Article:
Like we told you earlier today, Governor Romney and Congressman Ryan will host a joint rally in Oakland County, Michigan. The rally is taking the fight to Obama’s turf — he carried this county 57 to 42 in 2008. You’ve seen the crowd photos so RSVP now and get there early!

Romney-Ryan Homecoming Rally in Oakland County

When: August 24, 2012 – 11:30am
Where: Long Family Farm, Orchard & Cider Mill, 1540 East Commerce Rd., Commerce, MI 48382

Victory Rally with Mitt Romney, Paul Ryan & the GOP Team in Michigan.
Doors Open 9:30 AM and the event begins 11:30 AM.
To RSVP and get your ticket, here.

All attendees will go through airport-like security and should bring as few personal items as possible.
No bags, sharp objects, umbrellas, liquids, or signs will be allowed in the venue. Cameras are permitted.

For Questions, contact us at: TeamMI@mittromney.com or call (248) 270-8354. For Important Campaign Updates: Text (MI) to GOMITT (466488)

The Battle for Michigan

A couple months ago few people put Michigan in the Battleground territory except Mitt Romney, Karl Rove’s Crossroads GPS and this blog. Recent polls demonstrate Obama’s narrowing lead and weakness in suburbs raising GOP hopes in the Great Lakes State. The Wall Street Journal takes a look at Michigan ahead of the Romney bus tour visit on Monday:

Barack Obama breezed to victory in Michigan in 2008 and, until recently, his bailout of the state’s auto industry looked to have armored him well for November. But signs of trouble are brewing in the Great Lakes State. If they grow, they would signal broader problems for the president in the industrial Midwest. Across Michigan, but particularly in several key counties that hug Detroit,veteran GOP strategists point to evidence of ebbing support for the president among independents, despite an improving economy egged on by the booming car sector.

Ramping up and hitting the ground running:

Conservative groups from outside the state are now showering Michigan with television ads, at a cost already of around $3 million, about three-quarters of what the campaign of Republican Sen. John McCain spent here during all of 2008. Their aim is to soften the ground for Mr. Obama’s Republican rival, Mitt Romney, whose own campaign is now staffing up in the state. Recent polls vary widely but generally point to a narrowing lead for Mr. Obama.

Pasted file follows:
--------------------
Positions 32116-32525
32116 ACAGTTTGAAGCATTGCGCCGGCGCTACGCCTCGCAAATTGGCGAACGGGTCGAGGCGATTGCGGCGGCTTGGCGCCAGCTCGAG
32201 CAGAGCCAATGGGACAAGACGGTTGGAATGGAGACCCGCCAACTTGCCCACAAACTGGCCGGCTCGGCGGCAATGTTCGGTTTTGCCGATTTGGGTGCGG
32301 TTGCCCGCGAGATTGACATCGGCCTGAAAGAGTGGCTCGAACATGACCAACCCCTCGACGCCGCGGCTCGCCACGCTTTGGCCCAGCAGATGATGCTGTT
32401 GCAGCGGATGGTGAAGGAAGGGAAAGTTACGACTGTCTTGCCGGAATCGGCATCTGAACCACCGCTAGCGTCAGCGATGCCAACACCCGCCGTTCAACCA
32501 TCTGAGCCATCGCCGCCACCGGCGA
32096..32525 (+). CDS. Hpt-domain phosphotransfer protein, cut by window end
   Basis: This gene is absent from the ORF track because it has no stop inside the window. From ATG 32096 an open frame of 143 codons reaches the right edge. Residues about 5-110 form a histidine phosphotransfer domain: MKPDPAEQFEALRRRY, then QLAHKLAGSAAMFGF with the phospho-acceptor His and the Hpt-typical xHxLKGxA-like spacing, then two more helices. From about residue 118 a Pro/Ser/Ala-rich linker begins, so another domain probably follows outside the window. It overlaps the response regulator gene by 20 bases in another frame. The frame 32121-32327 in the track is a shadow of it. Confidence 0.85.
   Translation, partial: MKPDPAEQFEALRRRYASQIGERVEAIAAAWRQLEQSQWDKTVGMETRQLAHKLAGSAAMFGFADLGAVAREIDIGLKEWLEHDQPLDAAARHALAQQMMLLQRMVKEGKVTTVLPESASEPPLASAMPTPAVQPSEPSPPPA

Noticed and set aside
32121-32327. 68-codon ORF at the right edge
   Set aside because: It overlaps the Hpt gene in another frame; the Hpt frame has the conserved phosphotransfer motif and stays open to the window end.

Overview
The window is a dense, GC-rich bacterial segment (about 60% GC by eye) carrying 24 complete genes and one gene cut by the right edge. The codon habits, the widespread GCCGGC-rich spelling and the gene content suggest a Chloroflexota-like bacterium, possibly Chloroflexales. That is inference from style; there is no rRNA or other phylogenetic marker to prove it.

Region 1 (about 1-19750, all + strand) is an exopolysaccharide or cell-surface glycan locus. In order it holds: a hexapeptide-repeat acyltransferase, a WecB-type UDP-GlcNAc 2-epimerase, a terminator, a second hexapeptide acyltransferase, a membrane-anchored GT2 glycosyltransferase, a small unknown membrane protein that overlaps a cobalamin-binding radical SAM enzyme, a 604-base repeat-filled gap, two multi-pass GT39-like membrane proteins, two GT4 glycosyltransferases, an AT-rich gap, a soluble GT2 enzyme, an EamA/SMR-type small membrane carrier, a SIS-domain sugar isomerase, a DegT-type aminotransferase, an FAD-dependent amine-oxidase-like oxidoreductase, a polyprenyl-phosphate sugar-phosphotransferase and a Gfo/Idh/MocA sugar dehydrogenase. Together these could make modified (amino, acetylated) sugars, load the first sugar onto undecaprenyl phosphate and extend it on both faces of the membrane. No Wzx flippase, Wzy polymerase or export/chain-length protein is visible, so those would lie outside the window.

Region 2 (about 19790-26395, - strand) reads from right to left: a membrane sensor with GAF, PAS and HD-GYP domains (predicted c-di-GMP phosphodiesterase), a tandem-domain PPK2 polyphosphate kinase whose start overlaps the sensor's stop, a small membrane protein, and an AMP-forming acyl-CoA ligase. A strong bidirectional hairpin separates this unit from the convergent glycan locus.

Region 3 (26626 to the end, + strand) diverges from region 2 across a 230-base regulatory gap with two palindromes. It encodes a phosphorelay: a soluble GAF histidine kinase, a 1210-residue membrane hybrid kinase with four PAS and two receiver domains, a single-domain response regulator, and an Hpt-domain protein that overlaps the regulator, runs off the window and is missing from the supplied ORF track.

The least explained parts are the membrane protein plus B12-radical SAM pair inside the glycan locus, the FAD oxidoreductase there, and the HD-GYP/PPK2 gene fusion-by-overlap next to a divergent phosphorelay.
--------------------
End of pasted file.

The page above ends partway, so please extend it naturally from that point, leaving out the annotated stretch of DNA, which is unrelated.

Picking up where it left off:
Risks to Obama:

An Obama loss in Michigan could imperil the president’s path to victory in the Electoral College, potentially requiring him to win one of the two hardest-fought states, Ohio and Florida. Heading into the fall, signs of weakness in the industrial belt also would require the Obama campaign to pour far more manpower and resources than planned into other states, such as Wisconsin and Pennsylvania, that Democrats have held in all of the last five presidential campaigns. “If Barack Obama can’t win Michigan, he can’t win the White House,” said Katie Gage, a longtime Michigan political operative and Mr. Romney’s deputy campaign manager. “We will compete there aggressively.”

Economy out front:

With the election likely to hinge on voter sentiment toward the economy, state job numbers released Friday by the federal government offered a mixed picture of the region’s economic health. Ohio gained 19,000 jobs last month and saw its jobless rate drop to 7.3%. But Michigan lost 5,000 jobs and saw its unemployment rate tick up to 8.5%, slightly higher than the U.S. average. Both the campaign and Michigan GOP lawmakers cite several factors that appear to be giving Mr. Romney a boost. The unemployment rate, which topped 14% in the summer of 2009, has eased markedly under Gov. Rick Snyder, a former-businessman-turned-politician. That has allowed Republicans to argue that voters should trust Mr. Romney, who carries a similar resume.